In terms of work, I have dabbled in a little bit of everything. My colleagues and I finished the project proposal I mentioned in my previous post, but the objective of the proposal changed direction quite a bit. Instead of proposing an Arts Education Week in the Caribbean, we decided to create a project proposal that seeks to empower youth to embrace the richness of cultural diversity in Suriname through arts and culture education. While Suriname is a part of the South American continent, its position on the coast and its cultural makeup makes it a part of the Caribbean community. It is comprised of many ethnic groups that include Indian, Maroons, Creole, Indigenous Amerindian, Chinese, European, and mixed ethnicity. We submitted the 17-page concept note to UNESCO Headquarters in Paris, which forwarded it to the Ministry of Foreign Affairs of Japan for review. We will hear back from headquarters in September to find out whether our project proposal was accepted. Fingers crossed!
In addition, I have translated many documents from Spanish to English and vice versa, including meeting notes, concept notes, working papers, meeting agreements, logistical notes, preliminary programs, meeting agendas, and press notes. The most difficult part about translating has been capturing the author’s intention as opposed to the literal meaning of a sentence or paragraph. Since these documents tend to range between one and 15 pages, it is often difficult to consult with the author when I need a more in-depth explanation of their words in order to render an accurate translation. Although translation has probably been the most tedious task for me during my time here, it has drastically improved my Spanish reading fluency. Although I grew up speaking in Spanish at home, my reading fluency has always been average. When I first arrived, it would take be a couple of hours at times to get through a working paper, but now I am in full swing.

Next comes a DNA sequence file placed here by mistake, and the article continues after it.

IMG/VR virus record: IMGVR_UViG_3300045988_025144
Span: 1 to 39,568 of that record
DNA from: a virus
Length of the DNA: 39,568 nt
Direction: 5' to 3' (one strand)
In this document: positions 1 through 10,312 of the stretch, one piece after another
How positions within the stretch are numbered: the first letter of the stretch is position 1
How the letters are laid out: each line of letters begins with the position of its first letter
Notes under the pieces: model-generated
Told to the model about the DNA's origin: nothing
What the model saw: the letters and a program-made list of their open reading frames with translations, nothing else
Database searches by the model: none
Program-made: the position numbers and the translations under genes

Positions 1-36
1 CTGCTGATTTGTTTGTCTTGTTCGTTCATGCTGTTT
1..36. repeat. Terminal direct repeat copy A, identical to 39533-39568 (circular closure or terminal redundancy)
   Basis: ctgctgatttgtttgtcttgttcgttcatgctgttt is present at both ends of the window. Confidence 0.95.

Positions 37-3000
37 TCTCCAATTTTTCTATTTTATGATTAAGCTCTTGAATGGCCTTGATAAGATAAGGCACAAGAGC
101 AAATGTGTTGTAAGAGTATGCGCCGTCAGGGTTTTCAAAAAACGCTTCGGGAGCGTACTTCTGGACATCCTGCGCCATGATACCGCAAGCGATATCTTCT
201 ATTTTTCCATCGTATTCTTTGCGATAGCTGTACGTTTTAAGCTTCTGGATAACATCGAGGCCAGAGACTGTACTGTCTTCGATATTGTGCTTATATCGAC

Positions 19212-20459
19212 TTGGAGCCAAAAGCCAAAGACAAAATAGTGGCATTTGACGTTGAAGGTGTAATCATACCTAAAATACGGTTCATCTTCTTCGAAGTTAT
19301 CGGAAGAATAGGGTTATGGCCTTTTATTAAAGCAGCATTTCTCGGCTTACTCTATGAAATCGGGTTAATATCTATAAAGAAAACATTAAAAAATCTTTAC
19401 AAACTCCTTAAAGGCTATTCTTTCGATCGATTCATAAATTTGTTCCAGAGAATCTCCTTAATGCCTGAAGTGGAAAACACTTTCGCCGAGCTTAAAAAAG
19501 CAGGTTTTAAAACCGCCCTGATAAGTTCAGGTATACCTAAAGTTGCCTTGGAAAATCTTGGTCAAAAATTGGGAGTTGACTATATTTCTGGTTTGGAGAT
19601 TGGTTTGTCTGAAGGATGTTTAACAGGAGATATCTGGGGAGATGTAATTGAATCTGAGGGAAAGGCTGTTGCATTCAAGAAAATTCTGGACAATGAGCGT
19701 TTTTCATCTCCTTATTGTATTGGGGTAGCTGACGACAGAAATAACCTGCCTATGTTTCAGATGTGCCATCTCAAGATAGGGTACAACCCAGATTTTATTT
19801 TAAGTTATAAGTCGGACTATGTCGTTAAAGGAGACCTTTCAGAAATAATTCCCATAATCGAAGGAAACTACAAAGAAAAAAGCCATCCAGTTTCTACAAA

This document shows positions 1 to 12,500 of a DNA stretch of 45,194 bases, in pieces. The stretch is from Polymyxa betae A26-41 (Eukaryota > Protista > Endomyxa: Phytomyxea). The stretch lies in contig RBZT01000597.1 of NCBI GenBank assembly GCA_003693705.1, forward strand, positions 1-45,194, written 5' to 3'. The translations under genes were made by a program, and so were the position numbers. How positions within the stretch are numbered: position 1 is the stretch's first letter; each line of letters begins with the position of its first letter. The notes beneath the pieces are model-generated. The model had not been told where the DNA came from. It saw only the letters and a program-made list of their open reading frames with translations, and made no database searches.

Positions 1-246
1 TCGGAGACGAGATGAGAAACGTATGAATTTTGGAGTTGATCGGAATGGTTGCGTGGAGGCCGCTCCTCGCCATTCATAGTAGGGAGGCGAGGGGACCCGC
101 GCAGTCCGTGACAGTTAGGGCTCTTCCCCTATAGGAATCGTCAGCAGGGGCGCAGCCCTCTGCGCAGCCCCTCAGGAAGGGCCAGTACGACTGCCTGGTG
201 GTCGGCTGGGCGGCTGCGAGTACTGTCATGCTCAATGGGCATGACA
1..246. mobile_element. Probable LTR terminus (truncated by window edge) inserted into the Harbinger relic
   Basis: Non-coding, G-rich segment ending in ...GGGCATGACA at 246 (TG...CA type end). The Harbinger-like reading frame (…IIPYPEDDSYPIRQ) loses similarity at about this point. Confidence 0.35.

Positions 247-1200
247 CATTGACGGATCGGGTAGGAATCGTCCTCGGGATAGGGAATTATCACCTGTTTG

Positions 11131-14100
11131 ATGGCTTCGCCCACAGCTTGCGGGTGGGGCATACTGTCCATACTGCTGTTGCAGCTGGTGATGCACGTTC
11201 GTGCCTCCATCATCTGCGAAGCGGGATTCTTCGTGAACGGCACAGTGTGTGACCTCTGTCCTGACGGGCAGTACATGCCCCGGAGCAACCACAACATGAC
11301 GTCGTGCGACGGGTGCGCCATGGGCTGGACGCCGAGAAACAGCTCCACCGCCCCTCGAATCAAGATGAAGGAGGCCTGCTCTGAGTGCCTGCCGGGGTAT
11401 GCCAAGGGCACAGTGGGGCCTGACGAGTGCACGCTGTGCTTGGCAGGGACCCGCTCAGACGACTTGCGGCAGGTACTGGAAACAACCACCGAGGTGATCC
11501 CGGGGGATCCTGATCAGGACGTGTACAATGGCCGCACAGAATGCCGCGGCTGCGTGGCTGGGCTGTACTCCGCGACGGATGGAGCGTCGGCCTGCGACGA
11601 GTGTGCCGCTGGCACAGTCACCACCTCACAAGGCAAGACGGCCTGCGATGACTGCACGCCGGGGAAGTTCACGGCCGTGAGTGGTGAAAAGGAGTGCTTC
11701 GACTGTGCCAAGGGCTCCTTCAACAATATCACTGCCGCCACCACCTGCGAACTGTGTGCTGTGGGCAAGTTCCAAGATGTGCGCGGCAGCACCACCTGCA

Other tasks have included, but are not limited to: 1) creating regional summary reports on various topics (i.e. inclusive and resilient education systems, national education policies and plans, teacher policy and training, and technical and vocational educational training) that were submitted to the System of Information on Strategies, Tasks and the Evaluation of Results (SISTER), a UNESCO-wide management and reporting system 2) editing a working paper on the gaps and trends in youth and adult learning and education in Latin America and the Caribbean and 3) working on a 10-month project that focuses on social emotional learning in non-formal education.
We have partnered with Fundación Súmate (Súmate Foundation), a Chilean-based organization that focuses on non-formal education among children and young adults that uses social emotional learning as a guiding principle to reintegrate children and young adults into the traditional school system. The intent of this project mentioned earlier is to provide technical assistance in rethinking the design of programs by focusing on the dimensions of socioemotional learning. Within the next few weeks, we plan to visit some of the schools to begin conducting interviews with students, teachers, and school leadership.
Although I am staying at UNESCO until the end of October, with that, I leave you all. Thank you for reading our GW UNESCO 2018 blog. I hope it was as much of an adventure for you as it has been for us.
Melquin is a master’s candidate in organizational leadership and learning.